After the deal
Administration: Iran Missile Test Violates UN Sanctions

Last weekend, Iran test-launched a long-range ballistic missile and today President Obama’s Administration has shot back—with a complaint lodged in the UN. The AP reports:

Iran’s recent ballistic missile test was “a clear violation” of U.N. sanctions, and the United States will seek action from the Security Council, U.S. Ambassador Samantha Power said Friday.

Power said that after reviewing available information, the United States has confirmed that the medium-range ballistic missile launched on Oct. 10 was “inherently capable of delivering a nuclear weapon.” She said this violated a U.N. Security Council resolution adopted on June 9, 2010 which imposed a fourth round of sanctions on Iran.

It was Iran’s first missile test since the historic nuclear deal reached July 14 between Iran and world powers. While condemning the ballistic missile test, the Obama administration made clear that it is “entirely separate” from the nuclear deal, which is aimed at preventing Iran from developing atomic weapons.

The Administration, then, is hanging its hat on the difference between the deal and the implementing resolution; ballistic missile testing, it argues, are covered by the latter but not the former. On the one hand, the decision to do even this much is welcome—many expected the Administration to basically say “nothing to see here” and move on. On the other, it now remains to be seen what, if anything, U.S. officials will do beyond lodging this protest.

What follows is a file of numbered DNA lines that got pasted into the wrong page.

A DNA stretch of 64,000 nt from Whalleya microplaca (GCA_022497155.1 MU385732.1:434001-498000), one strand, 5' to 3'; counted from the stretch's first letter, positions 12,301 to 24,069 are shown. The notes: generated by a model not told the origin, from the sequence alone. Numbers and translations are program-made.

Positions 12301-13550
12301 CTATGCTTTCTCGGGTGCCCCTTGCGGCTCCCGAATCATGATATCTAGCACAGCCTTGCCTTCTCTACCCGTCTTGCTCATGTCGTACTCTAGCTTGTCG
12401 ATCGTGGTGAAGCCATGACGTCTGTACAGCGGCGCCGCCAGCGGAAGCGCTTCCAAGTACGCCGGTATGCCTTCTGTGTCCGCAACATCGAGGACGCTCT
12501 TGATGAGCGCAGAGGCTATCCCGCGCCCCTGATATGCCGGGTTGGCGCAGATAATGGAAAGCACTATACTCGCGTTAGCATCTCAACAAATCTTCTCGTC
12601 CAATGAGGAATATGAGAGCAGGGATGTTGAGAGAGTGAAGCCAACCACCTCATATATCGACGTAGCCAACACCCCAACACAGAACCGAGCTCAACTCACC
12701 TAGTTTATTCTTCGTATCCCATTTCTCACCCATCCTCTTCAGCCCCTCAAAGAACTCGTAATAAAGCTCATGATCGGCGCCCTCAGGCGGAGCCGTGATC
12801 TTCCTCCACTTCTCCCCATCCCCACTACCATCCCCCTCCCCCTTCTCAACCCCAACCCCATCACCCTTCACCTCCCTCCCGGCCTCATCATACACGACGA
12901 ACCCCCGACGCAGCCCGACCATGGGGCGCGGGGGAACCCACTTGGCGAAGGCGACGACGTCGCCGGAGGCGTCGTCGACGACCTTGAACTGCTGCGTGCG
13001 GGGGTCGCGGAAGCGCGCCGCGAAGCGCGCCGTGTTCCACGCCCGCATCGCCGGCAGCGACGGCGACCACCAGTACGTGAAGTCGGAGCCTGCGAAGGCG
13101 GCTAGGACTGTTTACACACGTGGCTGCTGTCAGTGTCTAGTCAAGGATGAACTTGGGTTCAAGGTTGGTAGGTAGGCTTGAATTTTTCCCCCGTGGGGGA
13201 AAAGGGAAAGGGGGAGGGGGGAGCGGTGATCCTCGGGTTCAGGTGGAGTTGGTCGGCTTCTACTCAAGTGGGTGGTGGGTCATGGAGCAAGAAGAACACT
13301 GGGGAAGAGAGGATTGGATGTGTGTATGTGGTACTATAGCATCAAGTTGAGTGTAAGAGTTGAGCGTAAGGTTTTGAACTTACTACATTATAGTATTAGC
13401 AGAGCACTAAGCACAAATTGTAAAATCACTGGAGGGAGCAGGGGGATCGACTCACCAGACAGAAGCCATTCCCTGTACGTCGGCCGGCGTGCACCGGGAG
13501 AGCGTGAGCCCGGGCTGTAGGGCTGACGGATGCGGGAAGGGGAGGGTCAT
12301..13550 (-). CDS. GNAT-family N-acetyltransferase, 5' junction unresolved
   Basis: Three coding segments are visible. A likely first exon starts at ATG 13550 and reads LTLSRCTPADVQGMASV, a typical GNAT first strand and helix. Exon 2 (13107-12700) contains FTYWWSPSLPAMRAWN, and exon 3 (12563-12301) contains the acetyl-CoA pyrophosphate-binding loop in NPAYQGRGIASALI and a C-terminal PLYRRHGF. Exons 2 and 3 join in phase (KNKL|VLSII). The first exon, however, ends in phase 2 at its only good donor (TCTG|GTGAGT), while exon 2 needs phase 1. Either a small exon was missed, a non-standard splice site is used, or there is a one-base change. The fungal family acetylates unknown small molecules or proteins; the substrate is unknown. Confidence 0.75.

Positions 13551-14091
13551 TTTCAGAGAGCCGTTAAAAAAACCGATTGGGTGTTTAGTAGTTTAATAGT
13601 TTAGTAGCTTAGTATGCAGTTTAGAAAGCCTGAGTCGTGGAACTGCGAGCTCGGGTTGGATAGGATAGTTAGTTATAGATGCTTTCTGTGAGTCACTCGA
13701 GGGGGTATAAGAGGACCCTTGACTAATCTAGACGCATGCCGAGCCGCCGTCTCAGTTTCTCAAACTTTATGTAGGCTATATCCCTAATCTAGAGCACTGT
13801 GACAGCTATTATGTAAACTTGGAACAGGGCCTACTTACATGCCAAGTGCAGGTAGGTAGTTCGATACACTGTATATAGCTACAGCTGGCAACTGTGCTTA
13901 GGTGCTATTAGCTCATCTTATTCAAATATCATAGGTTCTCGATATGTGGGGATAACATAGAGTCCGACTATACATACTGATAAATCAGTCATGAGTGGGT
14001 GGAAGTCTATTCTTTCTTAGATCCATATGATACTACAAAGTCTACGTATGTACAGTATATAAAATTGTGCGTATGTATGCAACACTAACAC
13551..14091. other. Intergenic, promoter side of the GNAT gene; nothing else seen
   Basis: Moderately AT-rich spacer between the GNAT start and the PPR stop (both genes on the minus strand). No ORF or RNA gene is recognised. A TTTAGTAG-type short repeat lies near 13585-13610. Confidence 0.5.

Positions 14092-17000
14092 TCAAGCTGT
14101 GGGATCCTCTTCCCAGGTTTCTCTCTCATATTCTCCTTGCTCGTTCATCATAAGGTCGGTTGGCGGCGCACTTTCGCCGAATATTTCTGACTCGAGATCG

Overall, this underlines the increasingly apparent reality that the Iran deal isn’t making foreign policy easier for President Obama—and that is normally what we mean by calling something a foreign policy success. Both Iran and Russia seem to enjoy more freedom of action and more options after the deal than before, and they’re not using those options to cooperate with the U.S. In fact, as Lara Rozen reported in Al Monitor, diplomatic contact is set to drop off sharply:

[A]fter two years of negotiations at which large US and Iranian delegations were meeting almost every month at a high level, often at the ministerial level, it seems that the tempo, seniority and range of diplomatic contacts between the United States and Iran in the implementation phase could be reduced for now to what is anticipated to be quarterly meetings of the Joint Commission.

At the end of the day, Iran sees the deal less as a stage in reconciling with the U.S. than as a platform for intensifying its effort to remake the region, an effort that necessarily involves actions opposed to American, and Israeli, interests. That means less talking, and more missile tests.

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